Nancy Qian
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Nancy Qian

James J. O'Connor Professor of Managerial Economics & Decision Sciences

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Humanizing the U.S.–China Relationship

Escalating tensions between U.S. and Chinese governments make preserving in-person interactions between ordinary Chinese and Americans even more important.

Researchers: Nancy Qian

April 12, 2024

Economics

The Truth about U.S. Immigration

It is possible both to maximize the benefits of immigration and still maintain border security and support workers in sectors that immigrants may enter.

Researchers: Nancy Qian

March 26, 2024

Policy

Why Are So Many Young Chinese Depressed?

It’s not just the economic slowdown. The country’s education system and social policies have created a disillusioned generation.

Researchers: Nancy Qian

January 4, 2024

Economics

The Long Tail of China’s Zero-Covid Policy

As the costs of China’s pandemic experience are tallied, younger generations are confronting a disconcerting new reality.

Researchers: Nancy Qian

November 28, 2023

Economics

Is Chinese Youth Unemployment as Bad as It Looks?

China’s exceptional growth in recent decades has influenced the education and career choices of young people and their families. But now that high-skilled jobs are drying up and recent graduates are struggling to find work, there is a growing mismatch between expectations and new realities.

Researchers: Nancy Qian

October 2, 2023

Economics

Youth Unemployment and China’s Economic Future

For decades, China’s growth has followed the pattern of advanced economies, with rising incomes and educational attainment, shrinking family size, and growing female labor-force participation. But across these and other dimensions, the economy now appears to be going backward.

Researchers: Nancy Qian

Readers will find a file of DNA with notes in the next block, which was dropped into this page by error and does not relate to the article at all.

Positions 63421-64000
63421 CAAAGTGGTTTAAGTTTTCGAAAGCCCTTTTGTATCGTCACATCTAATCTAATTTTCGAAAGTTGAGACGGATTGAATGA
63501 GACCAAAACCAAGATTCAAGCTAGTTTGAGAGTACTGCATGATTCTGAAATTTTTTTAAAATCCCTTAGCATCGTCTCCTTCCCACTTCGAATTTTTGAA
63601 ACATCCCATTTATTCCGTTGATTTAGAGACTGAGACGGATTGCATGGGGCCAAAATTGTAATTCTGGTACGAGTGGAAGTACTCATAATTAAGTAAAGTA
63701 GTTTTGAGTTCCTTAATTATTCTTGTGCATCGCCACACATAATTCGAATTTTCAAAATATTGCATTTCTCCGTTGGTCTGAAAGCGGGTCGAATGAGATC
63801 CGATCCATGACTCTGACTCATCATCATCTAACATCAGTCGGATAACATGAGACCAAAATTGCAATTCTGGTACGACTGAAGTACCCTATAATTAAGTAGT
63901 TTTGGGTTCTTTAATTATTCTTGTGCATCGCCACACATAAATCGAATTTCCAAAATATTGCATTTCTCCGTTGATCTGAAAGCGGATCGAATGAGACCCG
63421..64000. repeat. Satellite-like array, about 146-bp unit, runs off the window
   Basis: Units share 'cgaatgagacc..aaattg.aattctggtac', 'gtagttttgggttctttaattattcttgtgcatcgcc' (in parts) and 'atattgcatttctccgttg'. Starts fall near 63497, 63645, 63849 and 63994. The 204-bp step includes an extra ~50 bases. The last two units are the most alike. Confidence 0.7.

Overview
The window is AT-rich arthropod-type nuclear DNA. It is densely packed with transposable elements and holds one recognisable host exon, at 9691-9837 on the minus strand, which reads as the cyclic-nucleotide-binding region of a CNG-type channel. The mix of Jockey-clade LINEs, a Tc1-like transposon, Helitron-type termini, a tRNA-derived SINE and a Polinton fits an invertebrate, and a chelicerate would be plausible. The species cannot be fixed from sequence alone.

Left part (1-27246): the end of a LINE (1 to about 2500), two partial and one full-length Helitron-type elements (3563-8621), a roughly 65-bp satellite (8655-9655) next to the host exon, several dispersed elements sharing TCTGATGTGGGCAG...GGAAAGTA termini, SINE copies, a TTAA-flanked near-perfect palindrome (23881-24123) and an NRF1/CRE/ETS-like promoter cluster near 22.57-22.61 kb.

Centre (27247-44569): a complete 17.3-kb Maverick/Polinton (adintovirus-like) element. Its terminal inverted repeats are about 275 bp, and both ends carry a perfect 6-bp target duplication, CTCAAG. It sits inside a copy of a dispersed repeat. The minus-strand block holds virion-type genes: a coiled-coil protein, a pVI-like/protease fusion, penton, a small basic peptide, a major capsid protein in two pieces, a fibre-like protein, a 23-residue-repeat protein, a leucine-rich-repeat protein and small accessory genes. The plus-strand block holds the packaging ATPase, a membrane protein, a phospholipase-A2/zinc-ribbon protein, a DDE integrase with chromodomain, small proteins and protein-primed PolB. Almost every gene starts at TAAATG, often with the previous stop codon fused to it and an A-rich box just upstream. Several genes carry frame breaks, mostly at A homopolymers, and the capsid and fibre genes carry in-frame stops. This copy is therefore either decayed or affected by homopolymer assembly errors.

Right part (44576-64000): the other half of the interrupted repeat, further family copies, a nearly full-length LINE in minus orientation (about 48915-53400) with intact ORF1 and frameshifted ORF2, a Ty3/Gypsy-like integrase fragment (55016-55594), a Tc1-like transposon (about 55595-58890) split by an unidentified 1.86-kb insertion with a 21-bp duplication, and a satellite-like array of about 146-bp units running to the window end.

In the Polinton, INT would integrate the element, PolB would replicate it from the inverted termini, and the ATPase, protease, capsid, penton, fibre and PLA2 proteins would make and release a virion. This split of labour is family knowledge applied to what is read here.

July 27, 2023

Economics

China’s Youth Unemployment Problem

If the record-breaking joblessness persists, as seems likely, China will have an even harder time supporting its rapidly aging population.

Researchers: Nancy Qian

June 2, 2023

Economics

Banning China from Owning U.S. Farmland Will Achieve Nothing

A new bipartisan bill would prohibit anyone associated with “foreign adversaries” like China from purchasing U.S. farmland. While protecting the U.S. food system and making farmland more affordable to domestic producers by limiting foreign ownership may seem plausible on paper, the reality is more complicated.

Researchers: Nancy Qian

April 21, 2023

Policy

Podcast: China’s Economy Is in Flux. Here’s What American Businesses Need to Know.

On this episode of The Insightful Leader: the end of “Zero Covid,” escalating geopolitical tensions, and China’s potentially irreplaceable role in the global supply chain.

Researchers: Nancy Qian, Benjamin F. Jones and David Dollar

December 23, 2022

Economics

What Do American Businesses Need to Understand about China Right Now?

As China’s zero-Covid policy ends, it’s time to take stock of where the world’s second largest economy may be headed.

Researchers: Nancy Qian, Benjamin F. Jones and David Dollar

December 22, 2022

Economics

Post-War Reconstruction Is a Good Investment

Ukraine’s European neighbors will need to make a major financial commitment to help rebuild its economy after the war. Fortunately, as the legacy of the post–World War II Marshall Plan shows, investing in Ukraine’s future will also serve Europe’s own long-term interests.

Researchers: Nancy Qian

November 28, 2022

Economics

Why Did So Many Ukrainians Die in the Soviet Great Famine?

They perished at a much higher rate than ethnic Russians during what’s known as Holodomor. A new study suggests this was a deliberate policy decision.